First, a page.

Publication

Feb 20, 2014
Authors:
Shannon Moodie,
M. Paula Daneri,
Samantha Goldhagen,
Tamara Halle,
Katie Green,
Lauren LaMonte

For children age birth to five, physical, cognitive, linguistic, and social-emotional growth and development occur at a rapid pace. While all children in this age range may not reach developmental milestones (e.g., smiling, saying first words, taking first steps) at the same time, development that does not happen within an expected timeframe can raise concerns about developmental disorders, health conditions, or other factors that may negatively impact the child’s development. Early, frequent screening of young children for healthy growth and  evelopment is recommended to help identify potential problems or areas needing further evaluation. By catching developmental issues early, children can be provided with treatment or intervention more effectively, and additional developmental delays or deficits may be prevented.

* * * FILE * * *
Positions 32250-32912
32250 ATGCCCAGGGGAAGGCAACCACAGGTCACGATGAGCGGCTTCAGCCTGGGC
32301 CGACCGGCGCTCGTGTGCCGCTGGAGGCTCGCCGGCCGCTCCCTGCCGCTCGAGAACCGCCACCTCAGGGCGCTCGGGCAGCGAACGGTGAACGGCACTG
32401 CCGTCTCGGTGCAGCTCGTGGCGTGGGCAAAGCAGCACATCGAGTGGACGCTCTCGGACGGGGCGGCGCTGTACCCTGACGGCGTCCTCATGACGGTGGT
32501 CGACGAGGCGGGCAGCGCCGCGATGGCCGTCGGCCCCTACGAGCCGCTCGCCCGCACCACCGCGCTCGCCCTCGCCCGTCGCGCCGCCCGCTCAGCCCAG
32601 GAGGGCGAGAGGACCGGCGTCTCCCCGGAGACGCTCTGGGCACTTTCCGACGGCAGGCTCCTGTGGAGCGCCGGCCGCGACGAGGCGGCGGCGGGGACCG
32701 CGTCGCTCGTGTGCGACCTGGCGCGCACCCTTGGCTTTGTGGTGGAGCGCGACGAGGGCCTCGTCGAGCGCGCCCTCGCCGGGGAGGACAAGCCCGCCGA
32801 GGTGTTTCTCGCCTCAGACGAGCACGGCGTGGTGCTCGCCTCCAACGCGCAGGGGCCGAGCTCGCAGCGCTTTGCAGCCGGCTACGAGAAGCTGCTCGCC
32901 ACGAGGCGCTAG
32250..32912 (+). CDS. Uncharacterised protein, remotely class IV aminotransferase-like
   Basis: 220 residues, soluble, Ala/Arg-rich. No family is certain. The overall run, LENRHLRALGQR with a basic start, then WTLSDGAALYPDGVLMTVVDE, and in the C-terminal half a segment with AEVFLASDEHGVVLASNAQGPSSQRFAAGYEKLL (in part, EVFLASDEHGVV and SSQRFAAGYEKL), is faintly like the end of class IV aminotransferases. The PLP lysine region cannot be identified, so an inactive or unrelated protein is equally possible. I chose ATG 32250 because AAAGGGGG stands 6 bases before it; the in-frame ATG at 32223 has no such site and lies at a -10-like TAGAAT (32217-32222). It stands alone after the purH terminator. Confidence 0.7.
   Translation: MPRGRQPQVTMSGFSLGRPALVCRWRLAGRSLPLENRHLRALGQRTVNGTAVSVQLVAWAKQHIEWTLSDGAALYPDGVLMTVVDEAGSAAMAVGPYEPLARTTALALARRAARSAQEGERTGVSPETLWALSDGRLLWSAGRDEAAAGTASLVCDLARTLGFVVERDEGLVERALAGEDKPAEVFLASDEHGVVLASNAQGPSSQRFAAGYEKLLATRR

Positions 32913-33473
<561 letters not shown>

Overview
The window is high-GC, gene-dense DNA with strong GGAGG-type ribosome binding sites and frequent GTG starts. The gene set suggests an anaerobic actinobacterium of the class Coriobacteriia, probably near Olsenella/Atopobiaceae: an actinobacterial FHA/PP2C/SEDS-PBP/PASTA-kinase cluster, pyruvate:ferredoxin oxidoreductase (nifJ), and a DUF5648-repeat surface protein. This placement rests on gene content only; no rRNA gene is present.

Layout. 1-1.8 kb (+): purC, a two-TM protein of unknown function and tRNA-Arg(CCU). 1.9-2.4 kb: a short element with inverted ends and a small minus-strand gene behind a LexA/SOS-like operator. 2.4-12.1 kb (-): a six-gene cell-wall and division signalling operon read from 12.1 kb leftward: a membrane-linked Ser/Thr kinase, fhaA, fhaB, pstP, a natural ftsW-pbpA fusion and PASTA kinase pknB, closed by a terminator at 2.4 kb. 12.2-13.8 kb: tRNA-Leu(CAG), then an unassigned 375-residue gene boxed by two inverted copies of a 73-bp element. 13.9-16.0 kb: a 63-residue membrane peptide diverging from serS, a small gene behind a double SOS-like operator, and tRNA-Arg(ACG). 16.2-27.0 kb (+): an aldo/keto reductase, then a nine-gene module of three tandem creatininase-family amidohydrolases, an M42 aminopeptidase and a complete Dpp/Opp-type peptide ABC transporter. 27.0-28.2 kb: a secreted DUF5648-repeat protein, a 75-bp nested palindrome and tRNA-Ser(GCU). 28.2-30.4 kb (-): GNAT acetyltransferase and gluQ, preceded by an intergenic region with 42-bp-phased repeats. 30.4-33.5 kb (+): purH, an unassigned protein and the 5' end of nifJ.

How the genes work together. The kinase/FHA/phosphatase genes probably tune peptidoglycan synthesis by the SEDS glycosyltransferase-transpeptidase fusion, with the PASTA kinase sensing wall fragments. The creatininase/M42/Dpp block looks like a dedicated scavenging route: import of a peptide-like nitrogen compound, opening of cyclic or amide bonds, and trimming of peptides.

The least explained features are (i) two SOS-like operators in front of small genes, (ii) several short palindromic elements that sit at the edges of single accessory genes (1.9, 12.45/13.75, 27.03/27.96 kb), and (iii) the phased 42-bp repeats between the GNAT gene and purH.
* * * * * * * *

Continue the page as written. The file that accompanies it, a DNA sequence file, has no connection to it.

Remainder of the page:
For developmental screening to be effective, it should begin early in a child’s life-be repeated throughout early childhood; and use reliable, valid screening tools appropriate to the age, culture, and language of the child. This can be a challenge, since very few developmental screening tools are developed or tested with linguistically or culturally diverse samples of children. Further, practitioners may lack the technical training to review and compare complex psychometric information on the quality of developmental screening tools. This compendium has been created to help practitioners better understand this information and make informed choices about the developmental screening tools they use with children birth to age five.

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Authors

Shannon Moodie
M. Paula Daneri
Samantha Goldhagen
Tamara Halle
Katie Green
Lauren LaMonte